— Marc R. Stanley and Marc Winkelman
We are stunned and horrified by the attack today on Gabby Giffords, Arizona’s first Jewish Congresswoman. Representative Giffords is a courageous and vibrant leader dedicated to advancing the causes and values we care so deeply about. Beyond being an advocate for health care reform and immigration reform, as well as the people of Arizona, she is our close friend. Gabby, those who were murdered and injured, and their families all remain in our thoughts and prayers.
The tragic attack on Representative Giffords, her staff, and citizens participating in the practice of democracy in Arizona is beyond reprehensible. One suspect, now in custody, may be directly responsible for this crime. But it is fair to say – in today’s political climate, and given today’s political rhetoric – that many have contributed to the building levels of vitriol in our political discourse that have surely contributed to the atmosphere in which this event transpired. Throughout the health care reform debate, we saw an ever-worsening level of political discourse – frequently pointing fingers at Democratic members of Congress who were supposedly directly threatening our country and our way of life. As elections approached, members of Congress increasingly received death threats, even as our public debate became more and more coarse.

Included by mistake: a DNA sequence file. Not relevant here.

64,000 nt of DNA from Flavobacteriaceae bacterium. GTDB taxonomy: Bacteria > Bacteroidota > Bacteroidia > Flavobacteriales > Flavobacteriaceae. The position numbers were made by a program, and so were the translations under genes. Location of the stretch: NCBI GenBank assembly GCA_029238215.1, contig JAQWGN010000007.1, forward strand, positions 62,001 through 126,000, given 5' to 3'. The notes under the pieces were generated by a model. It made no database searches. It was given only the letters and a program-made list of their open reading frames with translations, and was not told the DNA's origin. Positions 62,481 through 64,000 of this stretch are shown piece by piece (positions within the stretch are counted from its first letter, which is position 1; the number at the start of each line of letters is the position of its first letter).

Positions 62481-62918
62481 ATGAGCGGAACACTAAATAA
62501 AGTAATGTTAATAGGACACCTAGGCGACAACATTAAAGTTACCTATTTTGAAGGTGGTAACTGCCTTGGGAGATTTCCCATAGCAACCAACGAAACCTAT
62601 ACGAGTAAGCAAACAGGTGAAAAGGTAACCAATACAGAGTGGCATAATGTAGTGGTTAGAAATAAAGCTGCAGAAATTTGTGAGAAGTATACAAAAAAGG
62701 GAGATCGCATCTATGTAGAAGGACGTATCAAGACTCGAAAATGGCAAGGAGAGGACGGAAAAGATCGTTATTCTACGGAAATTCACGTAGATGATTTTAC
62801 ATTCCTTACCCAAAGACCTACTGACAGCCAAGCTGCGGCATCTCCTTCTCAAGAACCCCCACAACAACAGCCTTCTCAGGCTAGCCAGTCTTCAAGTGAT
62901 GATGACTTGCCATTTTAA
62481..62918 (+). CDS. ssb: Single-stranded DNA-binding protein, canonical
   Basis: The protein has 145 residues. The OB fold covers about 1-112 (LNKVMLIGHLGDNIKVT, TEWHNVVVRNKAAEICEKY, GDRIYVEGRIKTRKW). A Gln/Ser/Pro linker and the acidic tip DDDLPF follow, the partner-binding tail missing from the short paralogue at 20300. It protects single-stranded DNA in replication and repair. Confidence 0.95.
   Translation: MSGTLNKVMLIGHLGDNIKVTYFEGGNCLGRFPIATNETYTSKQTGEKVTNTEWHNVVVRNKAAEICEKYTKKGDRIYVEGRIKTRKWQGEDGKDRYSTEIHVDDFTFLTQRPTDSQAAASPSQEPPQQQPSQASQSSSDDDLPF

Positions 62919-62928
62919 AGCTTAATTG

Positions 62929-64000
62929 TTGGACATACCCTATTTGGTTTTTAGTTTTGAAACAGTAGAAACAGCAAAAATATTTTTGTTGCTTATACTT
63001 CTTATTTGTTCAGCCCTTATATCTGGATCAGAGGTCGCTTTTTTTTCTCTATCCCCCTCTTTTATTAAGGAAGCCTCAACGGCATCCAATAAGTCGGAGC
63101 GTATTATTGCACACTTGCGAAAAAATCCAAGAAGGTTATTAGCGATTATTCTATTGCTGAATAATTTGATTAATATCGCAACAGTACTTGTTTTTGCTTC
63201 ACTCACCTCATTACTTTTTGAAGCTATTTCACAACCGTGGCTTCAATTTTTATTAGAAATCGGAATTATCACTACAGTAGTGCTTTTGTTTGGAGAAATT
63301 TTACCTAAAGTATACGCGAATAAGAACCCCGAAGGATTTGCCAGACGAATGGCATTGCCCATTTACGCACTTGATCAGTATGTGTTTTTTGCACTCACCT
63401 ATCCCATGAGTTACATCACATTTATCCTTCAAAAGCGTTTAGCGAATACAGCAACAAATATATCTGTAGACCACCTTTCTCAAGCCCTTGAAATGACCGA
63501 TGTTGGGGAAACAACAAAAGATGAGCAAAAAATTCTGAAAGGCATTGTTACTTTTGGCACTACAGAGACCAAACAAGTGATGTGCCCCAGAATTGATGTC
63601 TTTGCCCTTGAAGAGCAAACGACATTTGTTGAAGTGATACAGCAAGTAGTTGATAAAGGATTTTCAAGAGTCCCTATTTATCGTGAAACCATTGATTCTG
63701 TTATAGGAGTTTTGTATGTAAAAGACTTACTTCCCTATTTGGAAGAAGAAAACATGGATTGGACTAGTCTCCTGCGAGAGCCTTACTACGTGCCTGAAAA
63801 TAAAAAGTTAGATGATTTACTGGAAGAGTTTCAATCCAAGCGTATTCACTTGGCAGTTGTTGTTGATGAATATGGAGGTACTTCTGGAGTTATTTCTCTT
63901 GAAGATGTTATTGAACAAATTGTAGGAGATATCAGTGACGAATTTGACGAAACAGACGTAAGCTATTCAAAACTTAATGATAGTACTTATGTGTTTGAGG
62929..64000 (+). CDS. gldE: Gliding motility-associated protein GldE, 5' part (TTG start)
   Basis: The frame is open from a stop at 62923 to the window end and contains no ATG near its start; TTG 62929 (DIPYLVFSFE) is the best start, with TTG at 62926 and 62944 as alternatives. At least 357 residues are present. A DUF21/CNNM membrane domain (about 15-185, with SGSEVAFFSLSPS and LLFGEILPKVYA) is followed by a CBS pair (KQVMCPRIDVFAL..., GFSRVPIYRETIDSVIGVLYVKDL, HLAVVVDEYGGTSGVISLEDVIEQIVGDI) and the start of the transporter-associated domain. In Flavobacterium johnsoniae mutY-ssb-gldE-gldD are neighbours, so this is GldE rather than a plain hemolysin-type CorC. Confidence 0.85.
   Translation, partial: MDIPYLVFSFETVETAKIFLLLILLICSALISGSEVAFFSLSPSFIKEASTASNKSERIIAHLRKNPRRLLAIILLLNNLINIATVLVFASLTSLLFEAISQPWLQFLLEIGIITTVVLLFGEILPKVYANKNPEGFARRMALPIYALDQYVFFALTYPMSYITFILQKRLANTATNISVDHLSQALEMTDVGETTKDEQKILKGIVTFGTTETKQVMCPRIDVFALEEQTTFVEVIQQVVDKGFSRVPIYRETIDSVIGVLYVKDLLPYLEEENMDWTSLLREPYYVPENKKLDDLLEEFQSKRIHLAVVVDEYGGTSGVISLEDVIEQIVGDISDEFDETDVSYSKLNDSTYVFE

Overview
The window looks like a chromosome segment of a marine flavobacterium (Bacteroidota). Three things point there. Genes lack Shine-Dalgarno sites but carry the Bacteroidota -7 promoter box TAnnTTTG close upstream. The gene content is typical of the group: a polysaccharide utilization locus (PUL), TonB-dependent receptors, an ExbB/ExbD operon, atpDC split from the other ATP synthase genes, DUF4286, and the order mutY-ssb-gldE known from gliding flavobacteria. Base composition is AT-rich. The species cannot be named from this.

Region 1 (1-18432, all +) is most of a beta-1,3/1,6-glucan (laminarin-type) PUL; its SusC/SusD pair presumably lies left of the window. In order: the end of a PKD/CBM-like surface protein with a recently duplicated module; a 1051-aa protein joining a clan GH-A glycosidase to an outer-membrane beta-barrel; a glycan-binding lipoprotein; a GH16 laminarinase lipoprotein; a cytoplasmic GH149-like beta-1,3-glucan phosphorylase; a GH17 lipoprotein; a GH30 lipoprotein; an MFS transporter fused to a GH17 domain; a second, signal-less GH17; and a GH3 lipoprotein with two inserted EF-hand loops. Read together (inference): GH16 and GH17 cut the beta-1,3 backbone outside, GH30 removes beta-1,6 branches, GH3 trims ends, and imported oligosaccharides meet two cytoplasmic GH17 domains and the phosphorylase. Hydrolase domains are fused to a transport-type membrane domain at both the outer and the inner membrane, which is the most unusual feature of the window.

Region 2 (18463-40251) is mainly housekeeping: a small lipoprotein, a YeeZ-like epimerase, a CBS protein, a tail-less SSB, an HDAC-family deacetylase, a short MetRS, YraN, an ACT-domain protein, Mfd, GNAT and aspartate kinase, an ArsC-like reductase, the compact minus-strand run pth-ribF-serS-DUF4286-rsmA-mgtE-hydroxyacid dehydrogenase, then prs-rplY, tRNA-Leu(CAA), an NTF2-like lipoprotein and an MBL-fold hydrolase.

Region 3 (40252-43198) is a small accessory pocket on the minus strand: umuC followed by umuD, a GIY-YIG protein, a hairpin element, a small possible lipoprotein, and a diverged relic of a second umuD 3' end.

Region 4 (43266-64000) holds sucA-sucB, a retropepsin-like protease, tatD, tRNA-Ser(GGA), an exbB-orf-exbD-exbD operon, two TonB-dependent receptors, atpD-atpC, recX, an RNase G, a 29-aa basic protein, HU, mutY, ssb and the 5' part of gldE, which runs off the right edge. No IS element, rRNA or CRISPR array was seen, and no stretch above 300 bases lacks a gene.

Image from SarahPAC.com showing Rep. Gabrielle Giffords as one of Sarah Palin’s targets.
As we learned in Israel through the tragic assassination of Prime Minister Yitzhak Rabin, words – and an eroding public discourse – can have profound consequences. The rhetoric of hate and anger must be banished from our political discourse before the next calamity takes place.
The loss of any life – and the injury of any American – is unacceptable. While we do not yet know exactly what motivated this deranged gunman, improving the tenor of our public debate can only help. It is up to us to act now. Nothing less than our democracy is at stake.
Video of Rep. Giffords response to vandalism at her office follows the jump.